OK, Charlotte-Mecklenburg Schools isn't really participating in the Discovery Channel's annual feeding frenzy. But ever since the state released the 2012 test results and graduation rates last week, I've been diving in and finding scary things that lurk beneath the surface of this nationally acclaimed district.
The flaws in North Carolina's testing and rating system -- and in CMS' execution of it -- are as numerous as, well, fish in the sea.
But on Wednesday, the school board held a somber, thoughtful public discussion of how to make things better. They didn't point fingers. Several members noted the hard work of teachers and principals, even at schools where the numbers didn't look good. They asked serious questions about programs that didn't turn out like they'd hoped they would, and they talked about how to learn from stumbles as well as successes. There was hardly anyone in the audience, which was a shame. If you care about education and you weren't watching live, consider checking out the archived video (the academic report starts at the 1:01 mark).
Contrast that with the celebratory tone Deputy Superintendent Ann Clark struck when summarizing the district's strategic staffing plan for a national publication. Or with the midyear report interim Superintendent Hugh Hattabaugh gave the board on the schools that saw dramatic changes in the wake of closings. That report included raw data that indicated serious discipline issues at newly created preK-8 schools, but those numbers weren't mentioned at the public presentation, and several board members seemed surprised when I raised questions later. Instead, the board heard from one preK-8 principal who talked about good things happening in her school. Based on that, some board members began referring to those schools as a proven success.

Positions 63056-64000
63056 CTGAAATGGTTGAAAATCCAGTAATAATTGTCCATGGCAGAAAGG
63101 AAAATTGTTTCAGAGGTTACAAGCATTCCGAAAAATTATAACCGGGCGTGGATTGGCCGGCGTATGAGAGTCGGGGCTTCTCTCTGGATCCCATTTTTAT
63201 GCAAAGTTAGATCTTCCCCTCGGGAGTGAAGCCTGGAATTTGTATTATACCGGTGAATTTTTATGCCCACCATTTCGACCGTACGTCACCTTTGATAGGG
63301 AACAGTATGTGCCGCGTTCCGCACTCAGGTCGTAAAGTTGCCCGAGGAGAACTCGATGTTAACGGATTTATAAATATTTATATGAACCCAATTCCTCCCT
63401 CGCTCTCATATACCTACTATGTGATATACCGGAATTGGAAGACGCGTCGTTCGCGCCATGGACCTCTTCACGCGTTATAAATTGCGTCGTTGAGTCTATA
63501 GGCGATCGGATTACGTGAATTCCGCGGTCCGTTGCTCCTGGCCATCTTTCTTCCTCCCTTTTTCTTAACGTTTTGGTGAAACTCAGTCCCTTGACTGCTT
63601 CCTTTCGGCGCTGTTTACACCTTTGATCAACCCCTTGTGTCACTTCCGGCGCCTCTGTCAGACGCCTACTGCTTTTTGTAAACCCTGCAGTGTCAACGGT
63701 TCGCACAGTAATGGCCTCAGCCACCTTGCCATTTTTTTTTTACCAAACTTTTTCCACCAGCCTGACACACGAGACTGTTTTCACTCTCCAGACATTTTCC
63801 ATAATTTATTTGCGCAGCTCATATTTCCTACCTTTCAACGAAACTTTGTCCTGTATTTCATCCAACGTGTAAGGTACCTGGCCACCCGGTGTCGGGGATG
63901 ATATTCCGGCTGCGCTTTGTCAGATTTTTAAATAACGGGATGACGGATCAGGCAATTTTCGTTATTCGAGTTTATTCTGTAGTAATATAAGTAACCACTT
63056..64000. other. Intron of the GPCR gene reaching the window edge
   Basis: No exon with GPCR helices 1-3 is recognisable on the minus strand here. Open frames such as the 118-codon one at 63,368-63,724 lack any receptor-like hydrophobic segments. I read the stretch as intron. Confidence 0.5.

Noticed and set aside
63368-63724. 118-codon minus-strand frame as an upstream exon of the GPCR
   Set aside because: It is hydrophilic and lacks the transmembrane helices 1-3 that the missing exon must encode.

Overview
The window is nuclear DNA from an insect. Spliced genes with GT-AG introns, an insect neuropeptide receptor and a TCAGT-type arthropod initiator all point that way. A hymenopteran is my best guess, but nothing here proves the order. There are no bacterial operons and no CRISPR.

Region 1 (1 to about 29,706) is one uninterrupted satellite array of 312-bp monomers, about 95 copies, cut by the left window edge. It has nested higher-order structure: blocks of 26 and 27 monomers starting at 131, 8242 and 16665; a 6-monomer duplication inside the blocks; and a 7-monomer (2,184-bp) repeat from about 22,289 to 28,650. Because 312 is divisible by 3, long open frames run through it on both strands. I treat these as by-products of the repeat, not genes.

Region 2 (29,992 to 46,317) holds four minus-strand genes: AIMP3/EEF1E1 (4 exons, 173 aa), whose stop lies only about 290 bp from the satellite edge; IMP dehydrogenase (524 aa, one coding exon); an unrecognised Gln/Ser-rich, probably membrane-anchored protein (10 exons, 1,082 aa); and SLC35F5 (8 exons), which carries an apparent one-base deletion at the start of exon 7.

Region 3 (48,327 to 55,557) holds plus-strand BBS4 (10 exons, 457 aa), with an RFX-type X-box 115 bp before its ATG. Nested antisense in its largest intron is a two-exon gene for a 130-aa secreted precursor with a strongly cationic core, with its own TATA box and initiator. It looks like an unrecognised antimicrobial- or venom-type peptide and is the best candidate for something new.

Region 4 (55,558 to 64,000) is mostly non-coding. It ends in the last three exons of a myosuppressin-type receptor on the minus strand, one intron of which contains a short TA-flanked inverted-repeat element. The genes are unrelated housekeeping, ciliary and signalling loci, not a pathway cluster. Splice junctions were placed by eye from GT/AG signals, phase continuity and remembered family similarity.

I don't know how candid board members and top staff are behind closed doors, or how deep they'd have delved if the press and the public weren't asking questions. But if we hadn't had hard numbers forcing everyone to acknowledge problems, I wonder if the public discussion would have been another round of "Everything's fine!"
Instead, we can expect an in-depth report on strategic staffing, the preK-8 schools and the Harding/Waddell merger (and maybe the Alexander Middle/Davidson IB merger, per board member Rhonda Lennon's request). My hope is that Superintendent Heath Morrison and the board invite principals, teachers, parents and students to hold a frank public talk about what went well, what went sour and how to make 2012-13 more successful. That won't be easy. Board members might have to acknowledge that some of their decisions went awry. Employees would have to be convinced such a meeting is neither a public flogging nor a PR fest.
But Morrison has vowed to rebuild public trust. This might be a chance to show how he handles rough seas.